The sector also contributed N93.14tn to Nigeria’s Gross Domestic Product during the period, according to an analysis of the GDP report released by the National Bureau of Statistics between 2019 and 2022.
According to the Sectoral Analysis of Deposit Money Banks’ Credit by the Central Bank of Nigeria, the real estate sector secured a loan of N8.22tn, while the construction industry obtained even more impressive credit facilities worth N13.77tn.
Recall that, the apex bank increased the benchmark interest rate from 11.5 per cent earlier last year to 18.5 per cent in May this year, across seven consecutive rate hikes as part of strategies to reduce inflation and mopped up liquidity from circulation.
However, data from the CBN revealed that borrowing by real estate firms rose from N15.16tn to N21.89tn, representing an increase of 44.4 per cent between January 2019 and December 2022.
Further analysis showed that the firms borrowed the sum of N18.26tn in 2020 and N20.861 in 2021
He said, “This will obviously increase interest rates on loans, which will make it unattractive for housing development. Development loans require patient funds and if you are getting such loans at above 20 per cent, how would such a development be lucrative? It will be suicidal to go for such a thing, as houses developed are not going to be sold in one day.
“Before now, the interest rate on commercial bank loans was between 25 per cent and 30 per cent, and with the increase in Monetary Policy Rate, the interest rate will definitely go above 30 per cent. And this will obviously reflect an increase in the high cost of building materials and apparently lead to many abandoned projects. It is not looking good for the housing sector.”
Also, the International Monetary Fund in a report stated that tightening financial conditions, such as interest rate hikes, had affected commercial property prices by making it more expensive for investors to finance new deals or refinance existing loans.
The report, titled ‘Commercial Real Estate Sector Faces Risks as Financial Conditions Tighten’, said that trend was lowering investment in the sector.
It added that the stringent financial conditions would also have an indirect impact on the sector by slowing economic activity and reducing demand for commercial property such as shops, restaurants, and industrial buildings.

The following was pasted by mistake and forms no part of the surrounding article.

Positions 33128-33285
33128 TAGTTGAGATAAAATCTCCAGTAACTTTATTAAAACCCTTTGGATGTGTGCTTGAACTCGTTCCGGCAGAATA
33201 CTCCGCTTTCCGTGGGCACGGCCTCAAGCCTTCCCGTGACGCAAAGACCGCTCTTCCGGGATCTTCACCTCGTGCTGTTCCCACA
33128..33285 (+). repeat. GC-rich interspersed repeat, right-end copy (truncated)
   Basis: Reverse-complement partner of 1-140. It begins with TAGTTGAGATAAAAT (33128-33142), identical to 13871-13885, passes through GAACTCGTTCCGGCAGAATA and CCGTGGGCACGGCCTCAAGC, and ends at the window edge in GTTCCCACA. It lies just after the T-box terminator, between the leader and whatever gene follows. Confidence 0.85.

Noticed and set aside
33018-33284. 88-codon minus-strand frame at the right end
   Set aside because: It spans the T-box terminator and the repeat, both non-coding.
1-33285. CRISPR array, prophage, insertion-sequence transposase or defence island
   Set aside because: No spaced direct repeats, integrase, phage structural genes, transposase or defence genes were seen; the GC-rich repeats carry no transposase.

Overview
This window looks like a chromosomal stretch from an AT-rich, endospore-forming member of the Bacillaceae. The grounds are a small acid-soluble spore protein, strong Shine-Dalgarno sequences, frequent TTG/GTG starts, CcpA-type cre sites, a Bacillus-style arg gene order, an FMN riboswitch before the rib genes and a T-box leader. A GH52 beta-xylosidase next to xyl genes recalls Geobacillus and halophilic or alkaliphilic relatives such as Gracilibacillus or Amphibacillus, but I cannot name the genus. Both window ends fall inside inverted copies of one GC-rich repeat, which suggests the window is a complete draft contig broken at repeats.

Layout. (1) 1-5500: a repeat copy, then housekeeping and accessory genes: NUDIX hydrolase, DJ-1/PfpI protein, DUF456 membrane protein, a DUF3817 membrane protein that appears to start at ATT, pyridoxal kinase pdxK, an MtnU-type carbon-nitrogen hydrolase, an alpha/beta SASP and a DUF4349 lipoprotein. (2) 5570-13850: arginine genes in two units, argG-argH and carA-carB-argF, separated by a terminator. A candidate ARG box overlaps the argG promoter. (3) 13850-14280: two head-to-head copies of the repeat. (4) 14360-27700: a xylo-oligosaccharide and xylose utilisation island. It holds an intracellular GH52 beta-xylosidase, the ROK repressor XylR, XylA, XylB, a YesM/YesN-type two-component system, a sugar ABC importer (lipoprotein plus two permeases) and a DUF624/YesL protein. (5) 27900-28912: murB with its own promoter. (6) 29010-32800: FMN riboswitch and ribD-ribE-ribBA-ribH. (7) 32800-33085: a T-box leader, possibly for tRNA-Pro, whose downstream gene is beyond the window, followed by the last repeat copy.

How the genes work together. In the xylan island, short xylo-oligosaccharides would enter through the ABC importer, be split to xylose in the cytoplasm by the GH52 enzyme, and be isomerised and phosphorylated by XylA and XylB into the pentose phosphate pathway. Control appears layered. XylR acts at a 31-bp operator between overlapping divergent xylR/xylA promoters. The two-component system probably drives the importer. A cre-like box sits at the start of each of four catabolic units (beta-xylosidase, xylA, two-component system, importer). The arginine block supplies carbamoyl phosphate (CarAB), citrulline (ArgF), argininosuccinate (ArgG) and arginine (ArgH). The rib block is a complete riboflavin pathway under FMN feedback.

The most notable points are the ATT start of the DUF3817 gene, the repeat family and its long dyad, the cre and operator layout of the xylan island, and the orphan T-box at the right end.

The IMF said financial conditions were important drivers of commercial real estate prices.
Meanwhile, infrastructural activities in the housing and construction sector grew from N18.13tn in 2019 to N28.94tn in 2022, representing an increase of 59.6 per cent.
The sector also raked in N20.32tn in 2020 and N25.84tn in 2021.
The NBS calculates the sector’s contribution by adding up gross outputs such as a sum of fees, the value of work done, commissions receivable for the services rendered and other incomes.
It also considers intermediate consumption, such as details of the cost structure, including transportation fees, operational expenditures, minor repairs and maintenance, etc.
Further analysis revealed that the annual growth rate of the real estate sector was 10.75 per cent in 2022, higher than the -3.45 per cent reported in 2019.
The report read, “The annual growth rate of the sector was 10.75 per cent in 2022. The total contribution of the sector in real terms in 2022 stood at 5.64 per cent, higher than the 5.60 reported in 2021. Overall, a growth of 3.95 per cent was recorded in 2022.
“In contrast, real GDP growth in Q4 2019 stood at -3.45 per cent, higher than the growth recorded in Q4 2018 by 0.40 per cent points, but lower by –1.13 per cent points relative to Q3 2019. Quarter-on-quarter, the sector grew by 5.67 per cent in the fourth quarter of 2019. It contributed 6.21 per cent to real GDP in Q4 2019.”
The NBS stated, “Overall, the sector grew by 12.72 per cent in 2022. Construction contributed 10.16 per cent to nominal GDP in the fourth quarter of 2022, higher than the 9.99 per cent it contributed a year earlier and higher than the 9.50 per cent contributed to the third quarter of 2022. The total contribution of the sector in nominal terms in 2022 stood at 9.38 per cent.
“In 2019, construction contributed 3.72 per cent to real GDP. The sector accounted for 3.44 per cent of real GDP in the fourth quarter of 2019, lower than its contribution of 3.48 per cent in the same quarter of the previous year, but higher than the preceding quarter’s 3.01 per cent.”
Reacting, the Chairman of the Real Estate Developer Association of Nigeria, Aliyu Wamakko, stated that the contributed amount revealed what the private sector could achieve if given the necessary support.
He said, “When you talk about real estate, it is driven by private investors. This means for any economy to strive the private sector must be given a platform and a level playing ground for them to perform.
“For example, creating jobs in real estate does not require an incubation period. Anytime you start building a house, at least 25 people will get a job. So, if the government wants to support the economy of the country, more opportunities should be given to the private sector.”